| Tara Langdale
Pelvic floor issues are becoming increasingly common in modern times. According to a national survey, nearly a quarter of American women have a pelvic floor disorder these days, so you would think that Doctors would be quick to mention pelvic floor therapy… however, it doesn’t seem to be the case. As a result many women suffer in silence or feel that they’ve hit a brick wall when it comes to finding out how to treat their issues.
The pelvic floor consists of a network of muscles, ligaments, nerves and connective tissues. In women, this crucial network supports the bladder, womb, vagina and rectum and ensures proper function of all. When things go wrong, a woman can suffer from issues such as incontinence and vaginal prolapse. These are worst-case scenarios that can be triggered by childbirth and other traumas in this area. However, the pelvic floor can become dysfunctional through stress, over-exercising, or not exercising at all, resulting in pelvic floor muscle tightness or weakened muscles.
Below we will look into the reasons why Doctors don’t tell women about pelvic floor therapy as often as they should:
Why Doctors don’t tell women about pelvic floor therapy
There are a few reasons for this. Some healthcare professionals aren’t quite up to speed with the statistics that are available on the prevalence of this problem. This is exacerbated by the fact that women don’t always report some of the symptoms because they’re shy or embarrassed, so recorded statistics may not be as high as they should be.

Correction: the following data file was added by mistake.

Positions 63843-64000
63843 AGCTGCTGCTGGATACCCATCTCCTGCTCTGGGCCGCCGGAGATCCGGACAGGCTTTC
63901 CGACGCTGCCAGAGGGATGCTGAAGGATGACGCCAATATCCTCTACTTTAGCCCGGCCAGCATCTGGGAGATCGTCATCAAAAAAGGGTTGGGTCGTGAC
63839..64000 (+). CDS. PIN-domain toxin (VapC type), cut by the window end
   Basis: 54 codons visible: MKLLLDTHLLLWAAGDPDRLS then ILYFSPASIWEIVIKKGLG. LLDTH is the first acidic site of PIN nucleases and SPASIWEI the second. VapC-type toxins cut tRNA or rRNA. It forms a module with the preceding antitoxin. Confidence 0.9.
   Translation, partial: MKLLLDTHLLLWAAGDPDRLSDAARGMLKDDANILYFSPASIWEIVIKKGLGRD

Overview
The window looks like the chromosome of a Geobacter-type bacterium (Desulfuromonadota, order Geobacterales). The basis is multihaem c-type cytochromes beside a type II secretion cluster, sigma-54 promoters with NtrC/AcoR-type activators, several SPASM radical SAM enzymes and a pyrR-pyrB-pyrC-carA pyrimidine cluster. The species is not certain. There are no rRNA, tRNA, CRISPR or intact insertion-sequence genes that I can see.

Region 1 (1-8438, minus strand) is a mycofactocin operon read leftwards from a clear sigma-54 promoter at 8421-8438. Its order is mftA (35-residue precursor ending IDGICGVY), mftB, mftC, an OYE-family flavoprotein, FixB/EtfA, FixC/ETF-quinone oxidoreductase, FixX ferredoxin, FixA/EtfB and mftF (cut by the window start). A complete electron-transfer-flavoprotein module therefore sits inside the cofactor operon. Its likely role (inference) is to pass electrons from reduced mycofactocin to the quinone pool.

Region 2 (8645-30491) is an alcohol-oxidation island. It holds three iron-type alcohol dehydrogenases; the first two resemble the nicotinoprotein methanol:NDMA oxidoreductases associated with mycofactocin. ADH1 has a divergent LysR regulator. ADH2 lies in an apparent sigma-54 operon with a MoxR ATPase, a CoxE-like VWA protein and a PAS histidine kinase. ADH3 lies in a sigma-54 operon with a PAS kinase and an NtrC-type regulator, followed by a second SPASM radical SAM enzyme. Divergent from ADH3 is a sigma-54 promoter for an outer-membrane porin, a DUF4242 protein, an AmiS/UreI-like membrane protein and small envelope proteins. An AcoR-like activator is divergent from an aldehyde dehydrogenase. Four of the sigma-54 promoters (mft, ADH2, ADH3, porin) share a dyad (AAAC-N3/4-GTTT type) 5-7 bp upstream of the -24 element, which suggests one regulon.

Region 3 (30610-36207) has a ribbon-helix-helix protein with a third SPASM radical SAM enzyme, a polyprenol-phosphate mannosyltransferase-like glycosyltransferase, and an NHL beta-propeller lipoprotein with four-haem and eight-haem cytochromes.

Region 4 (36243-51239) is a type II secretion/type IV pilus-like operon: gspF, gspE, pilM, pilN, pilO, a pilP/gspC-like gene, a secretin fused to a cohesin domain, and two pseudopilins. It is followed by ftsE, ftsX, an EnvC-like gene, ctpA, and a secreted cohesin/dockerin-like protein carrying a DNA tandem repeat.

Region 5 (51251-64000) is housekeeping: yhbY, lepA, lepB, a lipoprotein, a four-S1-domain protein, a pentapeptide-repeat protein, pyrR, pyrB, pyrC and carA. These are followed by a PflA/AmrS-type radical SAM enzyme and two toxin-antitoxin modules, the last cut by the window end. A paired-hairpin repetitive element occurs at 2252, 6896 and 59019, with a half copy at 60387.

Some Doctors are under the impression that women don’t often get pelvic floor disorders, and because those can be pretty minor at times, they may not be given as much attention as they deserve. The issue isn’t always vocalized even when Doctors are aware of it, perhaps because they are inclined to avoid putting ideas in women’s heads and causing worry about something that may not be at the root of their problems at all.
There is one bigger reason that Doctors don’t always tell women about pelvic floor therapy though: despite the importance of this muscle group, many Doctors (and even gynecology experts) don’t fully understand how it works. Even obstetrics and gynecology professors have been known to admit that the physiology is considered as complex as the human brain, heart or gut. The main difference is that the latter body parts function involuntarily. Many of these experts consider this part of the body to be mysterious and are aware that there is a lot more anatomical knowledge yet to be uncovered.
The reasons for avoidance get increasingly complex
For one thing, as the pelvic floor system is buried beneath the pelvis, it is not possible to access the area. Add to this the fact that it is intertwined with connective tissues and nerves, and GPs may have a bit of a puzzle on their hands. With this and the above problems in mind, it’s not hard to work out why Doctors might prefer to avoid the topic of pelvic floor physical therapy.
What’s more, historically more attention was given to issues within the male anatomy, and female anatomy was viewed as a kind of variation of this. This may not be how things are these days, but in some areas of study there is clearly still a bit of a delay in catching up. This seems to be the case when it comes to the pelvic floor.
Finally, due to the lack of public discussion on women’s pelvic floor issues, funding hasn’t been prioritized for research into this area. It would also take more effort to get Congress to grant such a thing when there are many more pressing medical issues (perception-wise, at least) to resolve.
Having said all of this, the tides may be turning, albeit gradually. There are now plenty of specialists in pelvic floor therapy waiting to help. Therefore, if you suspect you may have some pelvic floor muscle problems, you can ask your Doctor to refer you to one, and you’ll be much more likely to get a definitive answer as to what your problem is. We have written several articles on the pelvic floor and pelvic floor physical therapy, so you’ll simply need to search ‘pelvic floor’ via our search bar and you’ll find a wealth of informative articles.
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